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Lesson Transcript

Oksana: [Всем привет! Я Оксана]
Eddie: Eddie here. I hope everyone is having a good day. Today we’re starting our last mini set of Lower Intermediate Lessons.
Oksana: In these five lessons we’ll touch a very delicate issue - the relationship of a married couple with its ups and downs, unpleasant fights and romantic makeups.
Eddie: And even though airing the dirty laundry of these two people might seem inappropriate, even like a rude intrusion into their privacy, how else are we going to learn the language of a true relationship? Only through the live examples.
Oksana: That’s right. Following the marital problems of our characters, we’ll learn how to handle some rather unpleasant situations in Russian, as well as what to say and to do to make your partner happy and madly in love with you.
Eddie: That sounds promising and intriguing. Now should we take a peek and see what the couple is up to?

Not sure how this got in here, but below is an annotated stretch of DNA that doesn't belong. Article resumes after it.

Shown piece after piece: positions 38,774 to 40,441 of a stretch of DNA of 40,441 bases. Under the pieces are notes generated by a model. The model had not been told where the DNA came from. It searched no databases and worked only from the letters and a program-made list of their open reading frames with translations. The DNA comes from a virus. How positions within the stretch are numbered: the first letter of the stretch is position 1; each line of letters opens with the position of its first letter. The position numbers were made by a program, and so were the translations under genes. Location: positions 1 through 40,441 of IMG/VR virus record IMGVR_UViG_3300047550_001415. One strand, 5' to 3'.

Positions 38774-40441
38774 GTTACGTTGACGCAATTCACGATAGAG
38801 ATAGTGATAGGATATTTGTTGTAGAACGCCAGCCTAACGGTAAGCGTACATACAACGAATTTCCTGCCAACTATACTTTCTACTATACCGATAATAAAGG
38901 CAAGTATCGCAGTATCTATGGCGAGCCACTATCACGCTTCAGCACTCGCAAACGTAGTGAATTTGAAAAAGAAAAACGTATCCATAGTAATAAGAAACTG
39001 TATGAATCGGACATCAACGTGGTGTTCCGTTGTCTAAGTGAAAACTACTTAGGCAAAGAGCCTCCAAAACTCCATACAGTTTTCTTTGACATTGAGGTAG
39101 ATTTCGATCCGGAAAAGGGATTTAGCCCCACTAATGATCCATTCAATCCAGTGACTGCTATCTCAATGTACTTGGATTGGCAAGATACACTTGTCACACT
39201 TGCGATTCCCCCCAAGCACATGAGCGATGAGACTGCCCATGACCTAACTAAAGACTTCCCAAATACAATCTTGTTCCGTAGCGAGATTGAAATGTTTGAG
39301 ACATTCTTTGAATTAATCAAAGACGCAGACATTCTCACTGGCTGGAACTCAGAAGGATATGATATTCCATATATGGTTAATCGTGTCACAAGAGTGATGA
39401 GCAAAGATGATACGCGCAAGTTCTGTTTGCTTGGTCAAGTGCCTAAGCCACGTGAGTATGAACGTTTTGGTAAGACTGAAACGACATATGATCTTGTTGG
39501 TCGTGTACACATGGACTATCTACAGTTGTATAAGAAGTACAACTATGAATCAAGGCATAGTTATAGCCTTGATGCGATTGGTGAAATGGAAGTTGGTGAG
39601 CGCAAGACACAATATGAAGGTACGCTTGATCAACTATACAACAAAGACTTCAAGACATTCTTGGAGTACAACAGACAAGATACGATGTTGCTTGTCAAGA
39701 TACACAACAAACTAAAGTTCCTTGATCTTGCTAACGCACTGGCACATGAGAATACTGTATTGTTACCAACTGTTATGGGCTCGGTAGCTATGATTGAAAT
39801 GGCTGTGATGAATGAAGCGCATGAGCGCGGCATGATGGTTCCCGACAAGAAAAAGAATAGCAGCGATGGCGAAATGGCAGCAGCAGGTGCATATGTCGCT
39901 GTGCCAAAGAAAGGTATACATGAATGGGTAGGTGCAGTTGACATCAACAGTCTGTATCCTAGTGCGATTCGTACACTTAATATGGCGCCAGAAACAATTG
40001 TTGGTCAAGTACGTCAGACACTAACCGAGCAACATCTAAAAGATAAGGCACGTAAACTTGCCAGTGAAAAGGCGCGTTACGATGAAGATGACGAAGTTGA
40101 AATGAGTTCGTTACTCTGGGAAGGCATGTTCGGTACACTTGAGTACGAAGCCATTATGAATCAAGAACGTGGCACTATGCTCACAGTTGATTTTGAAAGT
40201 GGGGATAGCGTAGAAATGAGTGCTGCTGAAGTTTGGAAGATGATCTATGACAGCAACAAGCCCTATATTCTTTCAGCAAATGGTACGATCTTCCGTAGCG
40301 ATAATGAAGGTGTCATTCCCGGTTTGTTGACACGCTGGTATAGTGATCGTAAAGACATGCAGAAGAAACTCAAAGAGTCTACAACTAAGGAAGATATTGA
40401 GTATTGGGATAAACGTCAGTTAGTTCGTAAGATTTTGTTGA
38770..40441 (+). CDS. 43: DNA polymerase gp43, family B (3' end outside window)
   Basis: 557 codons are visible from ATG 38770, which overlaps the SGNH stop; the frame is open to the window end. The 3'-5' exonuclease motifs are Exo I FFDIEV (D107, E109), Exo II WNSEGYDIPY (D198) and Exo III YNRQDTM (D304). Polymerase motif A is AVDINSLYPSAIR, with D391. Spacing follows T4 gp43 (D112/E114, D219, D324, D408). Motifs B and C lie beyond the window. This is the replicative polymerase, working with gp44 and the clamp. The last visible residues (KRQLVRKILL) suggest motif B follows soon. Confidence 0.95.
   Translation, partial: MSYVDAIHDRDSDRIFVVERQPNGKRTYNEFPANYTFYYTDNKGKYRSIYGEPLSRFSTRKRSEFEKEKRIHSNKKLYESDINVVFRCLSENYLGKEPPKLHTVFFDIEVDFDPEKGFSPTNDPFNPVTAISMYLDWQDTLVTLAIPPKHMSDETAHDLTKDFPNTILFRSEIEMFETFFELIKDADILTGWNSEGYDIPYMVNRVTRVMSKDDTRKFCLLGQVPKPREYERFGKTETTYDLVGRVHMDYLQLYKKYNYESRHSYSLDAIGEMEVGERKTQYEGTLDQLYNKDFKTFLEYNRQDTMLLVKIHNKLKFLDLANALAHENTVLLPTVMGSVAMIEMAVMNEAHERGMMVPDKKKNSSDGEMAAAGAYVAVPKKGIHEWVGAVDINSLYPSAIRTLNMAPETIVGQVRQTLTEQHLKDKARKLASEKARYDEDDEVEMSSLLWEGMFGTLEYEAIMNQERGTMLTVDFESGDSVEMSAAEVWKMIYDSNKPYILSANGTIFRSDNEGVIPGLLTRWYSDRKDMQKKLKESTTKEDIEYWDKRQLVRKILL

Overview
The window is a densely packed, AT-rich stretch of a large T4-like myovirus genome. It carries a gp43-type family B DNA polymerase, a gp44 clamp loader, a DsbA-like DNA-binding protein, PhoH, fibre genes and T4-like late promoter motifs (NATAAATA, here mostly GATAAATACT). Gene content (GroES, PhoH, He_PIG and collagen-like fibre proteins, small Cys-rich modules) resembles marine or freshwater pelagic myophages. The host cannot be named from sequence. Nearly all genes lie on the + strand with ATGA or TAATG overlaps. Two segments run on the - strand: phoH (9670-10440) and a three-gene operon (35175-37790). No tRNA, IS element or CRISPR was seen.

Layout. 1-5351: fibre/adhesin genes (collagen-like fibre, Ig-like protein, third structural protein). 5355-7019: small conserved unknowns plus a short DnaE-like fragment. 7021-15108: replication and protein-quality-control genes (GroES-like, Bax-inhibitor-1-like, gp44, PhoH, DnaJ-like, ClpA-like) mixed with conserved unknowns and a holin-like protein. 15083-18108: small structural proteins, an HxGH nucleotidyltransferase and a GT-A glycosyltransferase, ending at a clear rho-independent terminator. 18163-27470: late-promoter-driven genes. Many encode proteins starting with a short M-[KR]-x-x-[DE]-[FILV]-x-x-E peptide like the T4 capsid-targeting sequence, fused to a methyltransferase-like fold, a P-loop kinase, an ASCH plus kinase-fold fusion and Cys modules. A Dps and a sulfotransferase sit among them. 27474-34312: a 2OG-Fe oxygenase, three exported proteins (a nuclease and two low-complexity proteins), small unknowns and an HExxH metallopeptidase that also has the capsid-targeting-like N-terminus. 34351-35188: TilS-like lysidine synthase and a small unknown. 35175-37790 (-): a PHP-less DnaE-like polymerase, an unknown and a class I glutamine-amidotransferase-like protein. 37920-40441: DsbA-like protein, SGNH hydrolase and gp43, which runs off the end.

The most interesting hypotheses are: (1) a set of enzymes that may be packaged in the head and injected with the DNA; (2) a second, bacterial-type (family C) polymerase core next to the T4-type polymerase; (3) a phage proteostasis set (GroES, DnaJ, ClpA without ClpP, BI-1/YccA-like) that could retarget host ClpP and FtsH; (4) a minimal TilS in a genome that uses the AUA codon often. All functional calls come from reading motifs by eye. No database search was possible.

Oksana: I’d say eavesdropping would be easier for us to do.
Eddie: Ok, I'm all ears. Let’s just be quiet for a minute so our listeners can also hear what’s going on in this average Russian family.
Eddie: Дорогая, ты дома?
Oksana: Дома, дома. Уже час ночи, где ты был? Ты пил? На тебе чьи-то волосы!
Eddie: Я был... на работе, у нас такой важный проект…
Oksana: Я звонила 3 раза, и каждый раз какой-то "проект" отвечал мне женским голосом и говорил, что тебя нет!
Eddie: Это наша новая секретарша. Ну, мы же не могли работать до часа ночи без кофе…